• The boss may enforce some decisions based on strategic choices or financial considerations
  • Marketing may enforce some decisions based on product management
  • The customer may have peculiar wishes that he demands get implemented
  • The developers may have a certain style or preference
  • Common UI element, specific icons, logos, etc. may be designed by a graphic designer

But ultimately, it should be the UI expert that combines all these inputs and designs the UI.

Of course in practice, it depends very much on the size of the software company. A very large company can have their own department for user interface / user experience issues, whereas in a small company, the task usually goes to whoever is deemed best at it.

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In any size company, you can take the chain of command and move up, to see who has the last say, and the reverse holds true for who will do it.

In an ideal world the Presentation layer is the responsibility of the analysis and design team. There are a lot of theoretical and practical uses to a UI, which a simple designer may have never been taught. That does not go to say that a designer with a brain - or experience - will not generate more than adequate results.

Bottom line: there is no right answer for a design. Even if you have a checklist of things that a good UI should include, there is always the aesthetic aspect of it, which is not really quantitative.

No better approach than trial and error. Even Google Adsense/Analytics encourages you to make multiple designs, and alternate between them while collecting statistics which are quantitative.

Given your question, I am guessing you do not work in a large company, otherwise your job description would have been well defined.

So: Stop whining and just do it!

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You are right about company size I work. Just want to clear some things:) –  Kamarey Jun 26 '09 at 16:47

UI design is a joint responisbility. UI Design is not just a flair for graphic design It involves the clients, users, some with flair for graphic design and developers. You even review the UI which is done by someone other than the designer & asking stack overflow users' thoughts on a specific design brings us into the equation.

Generally, all people are responsible and one or a couple of people should be involved in the process from first contact with the client to final delivery on the system.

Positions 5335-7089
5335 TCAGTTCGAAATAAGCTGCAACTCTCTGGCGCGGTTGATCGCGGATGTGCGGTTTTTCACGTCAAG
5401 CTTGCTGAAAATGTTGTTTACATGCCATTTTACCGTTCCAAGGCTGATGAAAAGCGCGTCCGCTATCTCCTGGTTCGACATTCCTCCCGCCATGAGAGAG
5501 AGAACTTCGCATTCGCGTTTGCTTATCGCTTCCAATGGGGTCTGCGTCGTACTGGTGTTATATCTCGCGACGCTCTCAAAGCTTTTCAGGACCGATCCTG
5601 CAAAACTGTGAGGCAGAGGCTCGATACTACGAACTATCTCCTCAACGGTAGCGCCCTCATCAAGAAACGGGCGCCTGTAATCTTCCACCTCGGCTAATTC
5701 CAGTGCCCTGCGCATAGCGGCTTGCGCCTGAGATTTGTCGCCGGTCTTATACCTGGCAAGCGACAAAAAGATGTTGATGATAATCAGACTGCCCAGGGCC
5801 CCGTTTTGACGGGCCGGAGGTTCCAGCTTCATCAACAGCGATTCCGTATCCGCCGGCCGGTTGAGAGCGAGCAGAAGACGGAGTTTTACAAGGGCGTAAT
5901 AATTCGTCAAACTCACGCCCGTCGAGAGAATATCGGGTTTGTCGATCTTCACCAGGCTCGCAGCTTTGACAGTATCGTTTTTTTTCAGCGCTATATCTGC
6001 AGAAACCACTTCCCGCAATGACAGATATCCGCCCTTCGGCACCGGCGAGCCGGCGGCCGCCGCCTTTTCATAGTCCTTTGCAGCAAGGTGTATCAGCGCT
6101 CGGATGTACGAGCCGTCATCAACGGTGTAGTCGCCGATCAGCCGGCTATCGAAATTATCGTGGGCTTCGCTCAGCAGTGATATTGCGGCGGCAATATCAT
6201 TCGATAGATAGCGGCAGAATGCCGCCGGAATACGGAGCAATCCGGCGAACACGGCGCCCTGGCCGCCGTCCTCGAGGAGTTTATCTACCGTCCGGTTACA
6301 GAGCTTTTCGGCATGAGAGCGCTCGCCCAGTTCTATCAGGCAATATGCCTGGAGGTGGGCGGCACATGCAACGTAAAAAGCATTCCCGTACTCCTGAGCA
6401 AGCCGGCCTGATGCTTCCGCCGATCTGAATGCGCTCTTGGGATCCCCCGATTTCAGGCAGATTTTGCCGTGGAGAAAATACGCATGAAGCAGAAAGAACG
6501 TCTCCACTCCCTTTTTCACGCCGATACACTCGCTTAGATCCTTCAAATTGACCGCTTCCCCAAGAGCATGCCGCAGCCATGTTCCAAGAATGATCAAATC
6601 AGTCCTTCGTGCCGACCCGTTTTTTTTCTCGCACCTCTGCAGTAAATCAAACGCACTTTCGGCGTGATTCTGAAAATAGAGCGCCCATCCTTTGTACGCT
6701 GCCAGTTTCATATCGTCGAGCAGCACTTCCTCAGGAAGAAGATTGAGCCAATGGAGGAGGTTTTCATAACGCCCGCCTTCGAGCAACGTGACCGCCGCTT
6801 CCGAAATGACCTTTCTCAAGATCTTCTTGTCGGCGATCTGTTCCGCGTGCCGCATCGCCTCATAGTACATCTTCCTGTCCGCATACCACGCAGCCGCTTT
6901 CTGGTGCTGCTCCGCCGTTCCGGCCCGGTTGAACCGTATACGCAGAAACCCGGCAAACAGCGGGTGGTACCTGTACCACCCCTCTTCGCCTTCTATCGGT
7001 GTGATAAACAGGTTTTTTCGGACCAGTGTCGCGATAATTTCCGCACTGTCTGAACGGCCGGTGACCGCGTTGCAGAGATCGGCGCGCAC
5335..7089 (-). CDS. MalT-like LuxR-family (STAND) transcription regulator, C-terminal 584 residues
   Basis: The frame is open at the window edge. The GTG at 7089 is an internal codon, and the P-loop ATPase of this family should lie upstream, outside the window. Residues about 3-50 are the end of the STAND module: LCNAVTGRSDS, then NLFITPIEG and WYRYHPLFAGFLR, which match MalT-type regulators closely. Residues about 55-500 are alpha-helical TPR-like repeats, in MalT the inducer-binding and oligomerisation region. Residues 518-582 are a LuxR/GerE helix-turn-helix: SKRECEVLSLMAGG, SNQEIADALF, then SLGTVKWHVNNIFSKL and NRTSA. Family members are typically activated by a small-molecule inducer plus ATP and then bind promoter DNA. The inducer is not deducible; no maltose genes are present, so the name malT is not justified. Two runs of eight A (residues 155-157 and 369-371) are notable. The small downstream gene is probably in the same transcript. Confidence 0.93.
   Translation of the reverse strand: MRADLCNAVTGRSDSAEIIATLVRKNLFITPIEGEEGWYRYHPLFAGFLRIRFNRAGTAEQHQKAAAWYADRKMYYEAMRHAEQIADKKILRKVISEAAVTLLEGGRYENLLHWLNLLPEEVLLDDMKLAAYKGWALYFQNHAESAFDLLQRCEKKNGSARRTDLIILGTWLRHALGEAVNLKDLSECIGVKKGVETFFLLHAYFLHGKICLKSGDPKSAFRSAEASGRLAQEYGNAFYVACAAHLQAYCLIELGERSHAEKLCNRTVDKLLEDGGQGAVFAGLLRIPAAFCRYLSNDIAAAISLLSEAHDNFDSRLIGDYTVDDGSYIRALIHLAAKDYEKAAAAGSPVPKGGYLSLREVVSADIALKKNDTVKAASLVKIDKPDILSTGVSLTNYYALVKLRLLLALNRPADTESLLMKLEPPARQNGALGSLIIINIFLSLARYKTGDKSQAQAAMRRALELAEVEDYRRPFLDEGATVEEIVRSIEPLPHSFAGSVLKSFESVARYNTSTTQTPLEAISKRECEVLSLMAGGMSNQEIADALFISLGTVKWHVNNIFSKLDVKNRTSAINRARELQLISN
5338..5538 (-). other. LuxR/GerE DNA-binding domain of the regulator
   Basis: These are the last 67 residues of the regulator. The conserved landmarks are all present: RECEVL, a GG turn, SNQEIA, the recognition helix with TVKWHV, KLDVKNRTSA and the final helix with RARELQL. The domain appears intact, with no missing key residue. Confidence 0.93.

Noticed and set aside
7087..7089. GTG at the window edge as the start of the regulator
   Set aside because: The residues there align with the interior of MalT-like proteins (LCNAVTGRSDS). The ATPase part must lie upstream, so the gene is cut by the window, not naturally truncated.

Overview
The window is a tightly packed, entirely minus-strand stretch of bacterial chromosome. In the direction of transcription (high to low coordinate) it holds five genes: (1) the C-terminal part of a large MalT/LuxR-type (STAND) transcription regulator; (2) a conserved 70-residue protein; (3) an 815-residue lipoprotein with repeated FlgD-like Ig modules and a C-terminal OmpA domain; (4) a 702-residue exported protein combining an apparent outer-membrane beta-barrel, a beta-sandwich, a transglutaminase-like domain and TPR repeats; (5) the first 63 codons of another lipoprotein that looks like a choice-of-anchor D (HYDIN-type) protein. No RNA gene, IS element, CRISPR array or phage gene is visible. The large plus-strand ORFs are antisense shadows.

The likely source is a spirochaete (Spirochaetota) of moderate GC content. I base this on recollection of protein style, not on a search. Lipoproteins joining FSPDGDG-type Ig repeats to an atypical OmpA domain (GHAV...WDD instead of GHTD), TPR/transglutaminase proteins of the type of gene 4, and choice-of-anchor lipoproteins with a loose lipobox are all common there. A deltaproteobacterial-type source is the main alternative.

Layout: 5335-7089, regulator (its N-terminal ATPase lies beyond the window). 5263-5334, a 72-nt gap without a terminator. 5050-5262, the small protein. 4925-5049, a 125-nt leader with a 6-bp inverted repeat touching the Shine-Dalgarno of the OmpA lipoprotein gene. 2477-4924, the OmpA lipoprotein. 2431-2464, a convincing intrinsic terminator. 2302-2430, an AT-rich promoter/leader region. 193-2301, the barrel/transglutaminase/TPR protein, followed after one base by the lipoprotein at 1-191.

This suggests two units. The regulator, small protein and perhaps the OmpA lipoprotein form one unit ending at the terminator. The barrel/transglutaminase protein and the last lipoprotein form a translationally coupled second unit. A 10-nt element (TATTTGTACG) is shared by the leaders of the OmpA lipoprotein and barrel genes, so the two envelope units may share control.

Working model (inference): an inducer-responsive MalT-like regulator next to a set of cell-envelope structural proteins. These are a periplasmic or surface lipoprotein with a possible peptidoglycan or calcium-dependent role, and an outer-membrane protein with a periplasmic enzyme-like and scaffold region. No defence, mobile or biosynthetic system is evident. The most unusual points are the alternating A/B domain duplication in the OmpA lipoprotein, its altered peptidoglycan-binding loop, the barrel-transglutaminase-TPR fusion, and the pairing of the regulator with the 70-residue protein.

communication skills, flair for design (lo-fi or hi-fi), objectivity, being able to take criticism and analytical ability are all required.

The extent of applying these skills will vary by company & project size.

Graphic design flair means you could possibly get a great looking UI that is not usable.

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I agree that UI design is a collaborative effort. In my experience graphic designers or user interaction experts create great mockups which ultimately get bastardized by managers and developers. If you have a UI concept that you want to get added, make sure to justify every aspect of your design.

Here is a basic idea of how the UI evolves in my MASSIVE software company.

  1. Managers dictate a 1 or 2 sentence requirement.
  2. Dev team develops feature
  3. Graphic designer comes up with UI based on managers crappy description
  4. Dev team bastardizes the graphic designers UI
  5. Management completely changes their mind
  6. Repeat step 2-5 at least three times
  7. Release a Beta
  8. Beta users and product reviewers feedback drive the final UI

Do not underestimate a good beta. You could make all the graphic or user interaction designers in the world happy; ultimately it's the consumers that buy your product.

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How a UI looks should be guided by the user interface design guidelines. If your organization doesn't have guidelines lines it would be great to start on one.

The UI Guidelines ideally should be put together by a Visual designer (Theme) with help from an Interaction designer (behavior). So the answer is what colors should be there are answered by the Visual designer and what it should/ shouldn't not do by an interaction designer.

In real world all kinds of roles have a say in the interface. What we call stakeholders. From strategy guys, to marketing people, down to project management people. The nest to quite them all is to prepare guidelines that direct.